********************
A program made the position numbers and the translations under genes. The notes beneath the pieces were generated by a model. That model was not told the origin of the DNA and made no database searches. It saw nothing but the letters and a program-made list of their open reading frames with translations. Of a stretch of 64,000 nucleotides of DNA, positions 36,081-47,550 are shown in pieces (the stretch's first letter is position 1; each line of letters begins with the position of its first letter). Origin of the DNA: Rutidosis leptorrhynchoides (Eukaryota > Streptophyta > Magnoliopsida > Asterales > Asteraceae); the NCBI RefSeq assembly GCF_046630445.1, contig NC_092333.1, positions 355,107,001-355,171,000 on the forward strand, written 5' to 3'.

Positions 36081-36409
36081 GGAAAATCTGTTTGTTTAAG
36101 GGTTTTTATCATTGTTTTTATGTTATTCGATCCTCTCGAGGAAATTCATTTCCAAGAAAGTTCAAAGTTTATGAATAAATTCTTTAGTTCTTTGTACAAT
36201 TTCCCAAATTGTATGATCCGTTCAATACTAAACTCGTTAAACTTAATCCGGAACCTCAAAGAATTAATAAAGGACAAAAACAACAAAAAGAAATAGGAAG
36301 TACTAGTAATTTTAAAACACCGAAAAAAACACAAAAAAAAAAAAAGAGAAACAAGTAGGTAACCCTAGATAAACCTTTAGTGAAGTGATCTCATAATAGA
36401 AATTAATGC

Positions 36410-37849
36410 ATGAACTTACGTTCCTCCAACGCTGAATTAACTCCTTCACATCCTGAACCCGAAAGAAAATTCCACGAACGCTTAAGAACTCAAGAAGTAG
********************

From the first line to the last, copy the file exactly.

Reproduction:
A program made the position numbers and the translations under genes. The notes beneath the pieces were generated by a model. That model was not told the origin of the DNA and made no database searches. It saw nothing but the letters and a program-made list of their open reading frames with translations. Of a stretch of 64,000 nucleotides of DNA, positions 36,081-47,550 are shown in pieces (the stretch's first letter is position 1; each line of letters begins with the position of its first letter). Origin of the DNA: Rutidosis leptorrhynchoides (Eukaryota > Streptophyta > Magnoliopsida > Asterales > Asteraceae); the NCBI RefSeq assembly GCF_046630445.1, contig NC_092333.1, positions 355,107,001-355,171,000 on the forward strand, written 5' to 3'.

Positions 36081-36409
36081 GGAAAATCTGTTTGTTTAAG
36101 GGTTTTTATCATTGTTTTTATGTTATTCGATCCTCTCGAGGAAATTCATTTCCAAGAAAGTTCAAAGTTTATGAATAAATTCTTTAGTTCTTTGTACAAT
36201 TTCCCAAATTGTATGATCCGTTCAATACTAAACTCGTTAAACTTAATCCGGAACCTCAAAGAATTAATAAAGGACAAAAACAACAAAAAGAAATAGGAAG
36301 TACTAGTAATTTTAAAACACCGAAAAAAACACAAAAAAAAAAAAAGAGAAACAAGTAGGTAACCCTAGATAAACCTTTAGTGAAGTGATCTCATAATAGA
36401 AATTAATGC

Positions 36410-37849
36410 ATGAACTTACGTTCCTCCAACGCTGAATTAACTCCTTCACATCCTGAACCCGAAAGAAAATTCCACGAACGCTTAAGAACTCAAGAAGTAG